I need to be more specific here: what I agree with is that this is the correct understanding of what the new version of 2267 is saying. I don’t necessarily agree that the judgment it expresses is accurate.
How is it possible you don’t understand intrinsic and extrinsic values? If something is not intrinsically evil… then it is extrinsically evil. If something was moral in the past and is immoral now, it is understood as extrinsically evil today. Like slavery and polygamy. So in the past when the Church spoke of the admissibility of the death penalty, it was to counter the argument that it was basically intrinsically evil. When the Church speaks today about the inadmissibility of the death penalty, it is not now saying it is intrinsically evil (because common sense tells you that if it was admissible in the past and is inadmissible now, that defies the whole meaning of intrinsic value), it is saying there are good reasons for inadmissibility that relate directly to a ‘culture of death’, that the death penalty is actually contributing to. ie that human beings have a divine right to decide life and death.
The irony is that that love affair with the death penalty that drives the resistance to abolition demonstrates the very hubris behind the culture of death. When nations around the globe have been naturally abolishing it and you hear the argument that it can never be abolished because we have a divine right to it, that is the very spectre that makes inadmissibility necessary.
If, as you concede, capital punishment is not intrinsically evil, then objections to its use can only be prudential, not moral. Unless it is used egregiously - like executing someone for stealing a loaf of bread - then while the decision to use it can be called unwise it cannot be called immoral. If I think it is a good idea to use it (as it was used in the past) then I might be making a mistake but I am not committing a sin.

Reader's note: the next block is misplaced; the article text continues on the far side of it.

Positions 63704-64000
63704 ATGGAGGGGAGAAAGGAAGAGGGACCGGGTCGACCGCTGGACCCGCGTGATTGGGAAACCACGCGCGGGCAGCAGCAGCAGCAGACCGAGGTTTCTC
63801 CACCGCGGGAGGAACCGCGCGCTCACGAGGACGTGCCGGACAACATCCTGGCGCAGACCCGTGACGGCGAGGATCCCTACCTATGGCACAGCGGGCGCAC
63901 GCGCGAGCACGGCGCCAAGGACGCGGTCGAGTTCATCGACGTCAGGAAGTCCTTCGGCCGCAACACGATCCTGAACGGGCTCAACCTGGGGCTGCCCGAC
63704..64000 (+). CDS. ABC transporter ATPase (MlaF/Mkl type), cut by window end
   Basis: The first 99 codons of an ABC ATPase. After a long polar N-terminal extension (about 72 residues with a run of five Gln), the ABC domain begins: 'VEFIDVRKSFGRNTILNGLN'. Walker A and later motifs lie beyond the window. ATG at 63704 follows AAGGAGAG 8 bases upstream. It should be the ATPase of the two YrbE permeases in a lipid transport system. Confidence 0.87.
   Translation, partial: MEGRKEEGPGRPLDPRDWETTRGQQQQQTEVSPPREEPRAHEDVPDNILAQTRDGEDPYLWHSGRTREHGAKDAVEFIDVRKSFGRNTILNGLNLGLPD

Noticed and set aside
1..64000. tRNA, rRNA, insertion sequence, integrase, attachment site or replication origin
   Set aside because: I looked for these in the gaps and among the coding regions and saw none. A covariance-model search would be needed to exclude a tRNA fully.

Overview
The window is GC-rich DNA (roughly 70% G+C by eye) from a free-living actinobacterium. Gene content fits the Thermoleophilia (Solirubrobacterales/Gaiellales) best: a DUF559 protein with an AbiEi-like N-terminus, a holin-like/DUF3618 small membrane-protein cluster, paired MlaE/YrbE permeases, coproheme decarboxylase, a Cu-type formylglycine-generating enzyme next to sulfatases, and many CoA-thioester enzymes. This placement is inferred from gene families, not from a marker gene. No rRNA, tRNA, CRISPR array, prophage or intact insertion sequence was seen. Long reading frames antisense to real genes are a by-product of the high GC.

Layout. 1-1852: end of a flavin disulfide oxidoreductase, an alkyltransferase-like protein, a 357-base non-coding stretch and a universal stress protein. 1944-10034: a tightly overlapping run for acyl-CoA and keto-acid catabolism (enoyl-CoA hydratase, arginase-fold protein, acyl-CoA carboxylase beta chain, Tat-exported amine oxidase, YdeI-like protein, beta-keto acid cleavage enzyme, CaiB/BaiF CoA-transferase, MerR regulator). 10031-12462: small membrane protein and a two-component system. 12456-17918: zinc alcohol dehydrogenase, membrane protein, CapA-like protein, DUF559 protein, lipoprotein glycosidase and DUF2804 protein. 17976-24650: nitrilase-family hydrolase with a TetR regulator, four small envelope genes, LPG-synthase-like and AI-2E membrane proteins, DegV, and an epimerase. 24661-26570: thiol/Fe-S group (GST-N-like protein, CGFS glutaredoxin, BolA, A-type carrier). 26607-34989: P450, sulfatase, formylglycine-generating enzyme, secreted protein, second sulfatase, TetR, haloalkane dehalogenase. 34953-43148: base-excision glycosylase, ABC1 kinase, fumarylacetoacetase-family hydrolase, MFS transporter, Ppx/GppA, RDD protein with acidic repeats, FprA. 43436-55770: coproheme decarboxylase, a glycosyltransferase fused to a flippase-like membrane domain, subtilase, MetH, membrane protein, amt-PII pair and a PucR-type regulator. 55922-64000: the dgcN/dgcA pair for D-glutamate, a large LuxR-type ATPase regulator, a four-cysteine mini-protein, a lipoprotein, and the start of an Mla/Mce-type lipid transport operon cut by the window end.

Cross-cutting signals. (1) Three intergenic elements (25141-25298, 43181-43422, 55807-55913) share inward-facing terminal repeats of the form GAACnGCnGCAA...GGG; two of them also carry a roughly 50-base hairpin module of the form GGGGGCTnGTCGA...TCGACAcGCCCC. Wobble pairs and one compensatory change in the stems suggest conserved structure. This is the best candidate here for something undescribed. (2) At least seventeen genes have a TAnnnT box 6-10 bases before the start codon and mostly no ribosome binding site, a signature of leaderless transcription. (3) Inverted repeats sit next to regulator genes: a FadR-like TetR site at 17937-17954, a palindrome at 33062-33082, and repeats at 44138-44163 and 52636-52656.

That is precisely what “saying there are good reasons” for not using it means. It is a prudential judgment…an opinion.
What does ‘prudential’ mean to you? Is it merely personal opinion?
The Church’s teaching is that prudence is a faculty of the reason and conscience in determining right and wrong so it is in fact judgement of a moral nature.
In the past the Church has addressed the death penalty in exactly the same way; that is as a response of a moral nature. The same could then be said about past teaching. They were also prudential judgements.
“May Christmas help to strengthen and renew, throughout the world,
the consensus concerning the need for urgent and adequate measures
to halt the production and sale of arms,
to defend human life, to end the death penalty,
to free children and adolescents from all forms of exploitation,
to restrain the bloodied hand
of those responsible for genocide and crimes of war,
to give environmental issues,
especially after the recent natural catastrophes,
the indispensable attention which they deserve
for the protection of creation and of human dignity!“
Saint John Paul II . Urbi el Orbi Christmas 1998
Essentially, yes. A rose by any other name…
Not exactly. First, prudence is part of all our decision making, whether it be a moral decision or a purely practical one. Second, an error in judgment is not usually a sin even in moral judgments. Disagreements may be legitimate even in the application of moral laws.
I absolutely disagree with this. Doctrines are not prudential judgments…they are based on Scripture, as are the teachings on capital punishment.
It’s at this point that one can see that you are not presenting genuine a Christian argument but merely using grabs of Catholic teaching that support what is really a godless position.